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I do think a lot of the Victory brand was cannibalized by Indian. There's a crowd out there that wouldn't touch a Harley-Davidson if it was free and came with a mansion on a private island off the west coast (I'm not one of those people; there's almost no motorcycle out there I wouldn't accept and ride happily for free; heck, you can keep the mansion! If I were independently wealthy there'd be a couple of Harley's in my garage; but they've yet to build a bike that's my "first choice", not yet anyway) Some buy metrics but, some got scooped up by Victory's great anti-Harley marketing. Much of it pure bull, but effective. Now there's something that has the styling they want, is comfortably "not Harley", but is still an American-made brand that you can buy all the logo-stitched jackets and novelty neon-light garage clocks you want. Have your cake and eat it too.

Which makes me wonder if Victory was never as genuinely popular as it was. Maybe it's loyal customers were actually willing to jump ship as soon as there was a genuine alternative.
 

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Discussion Starter #6
It's a shame. Not my favorite brand but, they were cool to see on the road.

"Failed Attempt" might be a bit harsh to describe a brand that was set to have it's 20th anniversary this year. Their machines won a number of awards, they have a trophy case full of "Cruiser of the Year" and "Bike of the Year" and similar titles from various magazines and; up until the last couple of years, they were a serious threat to Milwaukee, some quarters selling more than the century-old stalwart. I wonder if Indian, huge improvements to the H-D line, and the recent prevalence in premium Japanese touring motorcycles, saw to their demise. Victory represented some pretty cool technological improvements, but then failed to; to my eyes, update or change anything in recent years.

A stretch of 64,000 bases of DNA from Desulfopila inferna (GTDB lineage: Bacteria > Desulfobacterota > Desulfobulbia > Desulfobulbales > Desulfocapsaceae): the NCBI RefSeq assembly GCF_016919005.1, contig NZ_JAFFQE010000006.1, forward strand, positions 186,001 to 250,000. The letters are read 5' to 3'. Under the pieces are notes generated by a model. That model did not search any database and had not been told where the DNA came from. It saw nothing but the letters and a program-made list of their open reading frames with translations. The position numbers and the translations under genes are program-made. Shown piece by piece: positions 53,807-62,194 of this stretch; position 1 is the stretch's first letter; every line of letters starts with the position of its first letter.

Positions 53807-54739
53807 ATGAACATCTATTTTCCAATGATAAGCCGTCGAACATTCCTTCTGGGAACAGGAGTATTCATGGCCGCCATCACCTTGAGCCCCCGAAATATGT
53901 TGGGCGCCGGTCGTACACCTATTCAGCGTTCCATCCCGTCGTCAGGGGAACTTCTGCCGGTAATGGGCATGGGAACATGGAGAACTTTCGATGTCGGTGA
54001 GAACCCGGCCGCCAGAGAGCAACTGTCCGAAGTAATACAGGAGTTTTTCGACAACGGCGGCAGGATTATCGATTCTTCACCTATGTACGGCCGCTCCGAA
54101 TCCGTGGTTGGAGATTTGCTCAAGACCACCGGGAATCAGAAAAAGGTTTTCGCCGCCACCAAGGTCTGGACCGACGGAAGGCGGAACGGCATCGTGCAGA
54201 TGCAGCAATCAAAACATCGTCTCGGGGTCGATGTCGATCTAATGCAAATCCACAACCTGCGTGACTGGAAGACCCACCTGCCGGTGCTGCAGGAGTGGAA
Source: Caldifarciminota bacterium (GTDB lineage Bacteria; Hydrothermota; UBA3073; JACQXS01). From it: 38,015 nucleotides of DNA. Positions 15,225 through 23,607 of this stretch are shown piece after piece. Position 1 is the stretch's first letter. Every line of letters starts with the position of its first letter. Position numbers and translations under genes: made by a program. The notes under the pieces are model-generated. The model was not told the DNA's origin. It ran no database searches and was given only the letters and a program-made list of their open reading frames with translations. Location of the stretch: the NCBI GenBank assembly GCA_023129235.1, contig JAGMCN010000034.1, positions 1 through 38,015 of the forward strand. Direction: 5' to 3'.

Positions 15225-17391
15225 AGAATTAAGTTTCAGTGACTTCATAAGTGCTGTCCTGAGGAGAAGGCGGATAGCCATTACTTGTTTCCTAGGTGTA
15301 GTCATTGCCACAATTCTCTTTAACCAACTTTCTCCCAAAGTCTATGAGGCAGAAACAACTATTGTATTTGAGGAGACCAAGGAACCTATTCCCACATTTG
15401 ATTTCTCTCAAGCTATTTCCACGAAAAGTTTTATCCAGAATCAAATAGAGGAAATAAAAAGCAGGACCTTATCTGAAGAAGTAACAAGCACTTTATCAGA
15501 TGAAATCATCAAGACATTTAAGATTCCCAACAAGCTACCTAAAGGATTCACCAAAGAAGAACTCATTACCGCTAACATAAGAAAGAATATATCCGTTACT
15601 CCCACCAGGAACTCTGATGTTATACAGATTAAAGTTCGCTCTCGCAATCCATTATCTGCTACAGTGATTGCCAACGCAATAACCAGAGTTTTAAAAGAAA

Oh, it's totally harsh. True, but harsh. They failed to produce a profitable motorcycle, they failed to capture much of the American V-Twin market, they failed to do survive. And if you look at the Victory forums, they've shot themselves in the foot when it comes to brand loyalty. But I have no doubt that Polaris is going to concentrate on their copy of the Indian to try to compete now.

It sucks that people are losing jobs, though.
 

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I believe to main factors were , the Slingshot issues put a financial strain on the company , Polaris's lack of market share against their targeted competition after 15 years, and finally the purchase of the Indian name. The Victory and Indian plants are walking distance apart in Spirit Lake ,Iowa.

Polaris decided they have a better chance picking up market share with the Indian badge than there own creation, too bad Victorys were nice bikes, better than that damm Slingshot car thing hogging up bike event space.

At least Victory was a Polaris original , Indian has been past around and defiled for 61 years up to Polaris's 2014 release. Polaris wants you to forget that there was a 61 year gap , they want customers to believe they have been around since 1901 , HA , the last Real Indian was built in 1953.

Ending Victory was a mistake in my book .
 

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As I remember, Victory made some very solid, dependable and well performing machines.
But that Arlen Ness styling completely turned my stomach. Hideous. They looked HEAVY!
Beauty is in the eye of the beholder but "this" beholder wouldn't buy a Victory if it was priced like a soda.
There was one exception and that was the Cross Country Tour. I could see myself having one of those.